#3. Social and Emotional Development
Social-emotional learning has been a hot topic in the education world in recent years, and with the collective stress of the pandemic on our society, it is more important than ever to value the social and emotional well-being of our children. If you are worried about the effects of social isolation and distancing on your child’s development over the past two years, you are not alone.
Fortunately, music and play, when combined in a group setting, is one antidote to these negative effects. That’s why our Early Childhood Music Classes are right on time to ease your little ones into a fun experience that will help them practice prosocial behaviors, such as cooperation and empathy – not to mention, basic musical concepts such as melody and beat! The amazing Ms. Heather facilitates all three of our current classes in this program: Rocking Pandas (6-18 months), Hopping Hippos (18 months-3 years) and Roaring Lions (3-5 years). You can learn more and sign up here!
#4. Executive Functioning
Executive functioning is just as important as it sounds. It’s a set of critical mental skills that involve organization, self-regulation, time and task management, and more. These skills can be challenging for all children to master, but especially for neurodivergent or diverse learners.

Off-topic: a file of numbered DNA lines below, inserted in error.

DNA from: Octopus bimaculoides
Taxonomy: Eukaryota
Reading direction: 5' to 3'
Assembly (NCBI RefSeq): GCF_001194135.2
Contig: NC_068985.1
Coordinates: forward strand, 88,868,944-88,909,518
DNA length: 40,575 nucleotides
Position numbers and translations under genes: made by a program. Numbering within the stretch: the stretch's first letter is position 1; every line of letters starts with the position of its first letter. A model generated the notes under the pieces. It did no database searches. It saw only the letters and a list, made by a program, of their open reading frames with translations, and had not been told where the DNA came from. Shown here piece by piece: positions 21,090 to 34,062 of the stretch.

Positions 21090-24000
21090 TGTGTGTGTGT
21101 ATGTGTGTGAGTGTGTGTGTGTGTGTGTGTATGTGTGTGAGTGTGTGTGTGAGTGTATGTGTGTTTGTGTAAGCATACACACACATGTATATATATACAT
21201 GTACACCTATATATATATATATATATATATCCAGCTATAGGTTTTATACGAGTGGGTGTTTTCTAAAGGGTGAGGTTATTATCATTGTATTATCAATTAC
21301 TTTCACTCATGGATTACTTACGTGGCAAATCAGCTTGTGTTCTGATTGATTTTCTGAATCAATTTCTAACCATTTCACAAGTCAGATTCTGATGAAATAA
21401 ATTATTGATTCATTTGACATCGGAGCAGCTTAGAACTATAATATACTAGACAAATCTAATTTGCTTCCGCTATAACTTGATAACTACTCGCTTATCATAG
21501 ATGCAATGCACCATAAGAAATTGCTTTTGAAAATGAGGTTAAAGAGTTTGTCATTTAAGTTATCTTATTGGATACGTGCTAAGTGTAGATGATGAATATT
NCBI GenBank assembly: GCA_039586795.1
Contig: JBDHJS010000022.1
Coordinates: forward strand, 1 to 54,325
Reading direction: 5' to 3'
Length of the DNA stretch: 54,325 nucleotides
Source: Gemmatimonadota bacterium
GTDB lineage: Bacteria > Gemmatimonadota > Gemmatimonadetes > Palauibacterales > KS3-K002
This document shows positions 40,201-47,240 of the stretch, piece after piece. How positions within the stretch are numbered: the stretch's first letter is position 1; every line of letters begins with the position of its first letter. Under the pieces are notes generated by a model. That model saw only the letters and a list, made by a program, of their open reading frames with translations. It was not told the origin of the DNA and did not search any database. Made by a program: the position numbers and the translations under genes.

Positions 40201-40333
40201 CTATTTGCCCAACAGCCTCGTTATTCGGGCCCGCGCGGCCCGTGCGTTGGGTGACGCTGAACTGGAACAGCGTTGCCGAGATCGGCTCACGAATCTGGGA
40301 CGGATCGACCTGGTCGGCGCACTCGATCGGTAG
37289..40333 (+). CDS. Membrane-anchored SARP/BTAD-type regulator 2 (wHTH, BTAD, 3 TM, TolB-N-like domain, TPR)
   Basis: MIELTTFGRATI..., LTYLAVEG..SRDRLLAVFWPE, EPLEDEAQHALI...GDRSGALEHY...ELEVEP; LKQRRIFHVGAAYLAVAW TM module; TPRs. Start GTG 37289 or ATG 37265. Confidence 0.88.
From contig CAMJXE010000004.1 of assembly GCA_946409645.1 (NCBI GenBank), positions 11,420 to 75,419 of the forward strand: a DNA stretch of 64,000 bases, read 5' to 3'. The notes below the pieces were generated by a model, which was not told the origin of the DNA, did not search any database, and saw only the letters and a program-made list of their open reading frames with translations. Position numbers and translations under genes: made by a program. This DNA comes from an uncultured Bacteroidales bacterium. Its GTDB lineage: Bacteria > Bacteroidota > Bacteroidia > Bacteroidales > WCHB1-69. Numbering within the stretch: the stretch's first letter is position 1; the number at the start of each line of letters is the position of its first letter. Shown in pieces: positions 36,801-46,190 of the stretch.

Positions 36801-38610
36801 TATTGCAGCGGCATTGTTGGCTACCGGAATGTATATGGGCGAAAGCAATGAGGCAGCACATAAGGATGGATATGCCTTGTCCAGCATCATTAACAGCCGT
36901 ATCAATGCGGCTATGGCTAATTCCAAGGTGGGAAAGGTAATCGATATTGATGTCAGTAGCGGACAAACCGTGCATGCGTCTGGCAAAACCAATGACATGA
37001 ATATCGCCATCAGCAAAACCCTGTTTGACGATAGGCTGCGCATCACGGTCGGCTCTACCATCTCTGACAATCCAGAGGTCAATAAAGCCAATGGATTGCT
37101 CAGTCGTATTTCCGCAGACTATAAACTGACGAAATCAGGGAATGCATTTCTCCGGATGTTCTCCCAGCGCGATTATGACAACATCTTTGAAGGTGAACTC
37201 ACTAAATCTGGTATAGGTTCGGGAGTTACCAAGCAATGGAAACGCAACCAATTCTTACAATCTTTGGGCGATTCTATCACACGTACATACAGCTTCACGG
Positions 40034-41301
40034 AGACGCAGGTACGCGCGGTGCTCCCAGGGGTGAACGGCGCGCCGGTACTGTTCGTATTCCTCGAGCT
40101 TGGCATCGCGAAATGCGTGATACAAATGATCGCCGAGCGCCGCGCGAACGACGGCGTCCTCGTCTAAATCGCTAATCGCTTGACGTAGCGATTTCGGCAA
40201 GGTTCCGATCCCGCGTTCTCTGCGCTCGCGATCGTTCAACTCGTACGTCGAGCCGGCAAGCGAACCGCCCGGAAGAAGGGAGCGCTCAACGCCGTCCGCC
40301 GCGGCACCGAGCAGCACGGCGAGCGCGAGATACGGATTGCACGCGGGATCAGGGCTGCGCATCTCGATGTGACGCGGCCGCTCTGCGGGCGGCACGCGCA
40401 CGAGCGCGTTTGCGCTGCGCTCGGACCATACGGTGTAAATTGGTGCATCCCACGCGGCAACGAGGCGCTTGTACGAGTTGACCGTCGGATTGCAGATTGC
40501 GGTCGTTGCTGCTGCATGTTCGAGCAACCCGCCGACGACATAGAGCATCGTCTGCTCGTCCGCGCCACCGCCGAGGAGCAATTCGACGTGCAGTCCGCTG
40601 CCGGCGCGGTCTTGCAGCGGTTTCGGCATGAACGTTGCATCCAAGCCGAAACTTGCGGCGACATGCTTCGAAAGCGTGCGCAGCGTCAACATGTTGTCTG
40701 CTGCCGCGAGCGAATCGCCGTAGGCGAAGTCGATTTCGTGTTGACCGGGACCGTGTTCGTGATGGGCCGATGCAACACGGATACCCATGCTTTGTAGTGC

Playing a musical instrument is a fantastic way to bridge the gaps for any child still working on these skills; it’s perhaps the ultimate multitasking activity, making the brain and body cooperate to create something new, while simultaneously engaging the visual, auditory, and tactile senses.
Attending a structured weekly lesson and making time for practice at home helps children with planning and organization. And according to a study from the University of Vermont, playing an instrument was “associated with more rapid cortical thickness maturation with the areas of motor planning and coordination, visuo-spatial ability, and emotion and impulse regulation, the latter being correlated with increased executive functions.” That’s a fancy way of saying your child’s brain matures more quickly from routinely playing an instrument – and that their executive functioning skills benefit directly!
We all know that children undergo a vast amount of changes and grow at an exponential rate in their primary years of life. Nearly all extracurricular activities for children help to promote healthy development during this critical time when the mind is being shaped – and with lasting impacts. But it may be that music has the widest range of positive effects on the brain at a young age; these four ways are just a few of many others. New findings and research will continue to reveal the transformative powers of music on the mind. One thing is for certain: it’s never too early to expose your child to music in any form – whether they are listening in the car, practicing an instrument daily, or singing and clapping along during a weekly group class. Why not start them on this journey today?
Do you have a question that we didn’t get to answer? Leave us a comment below!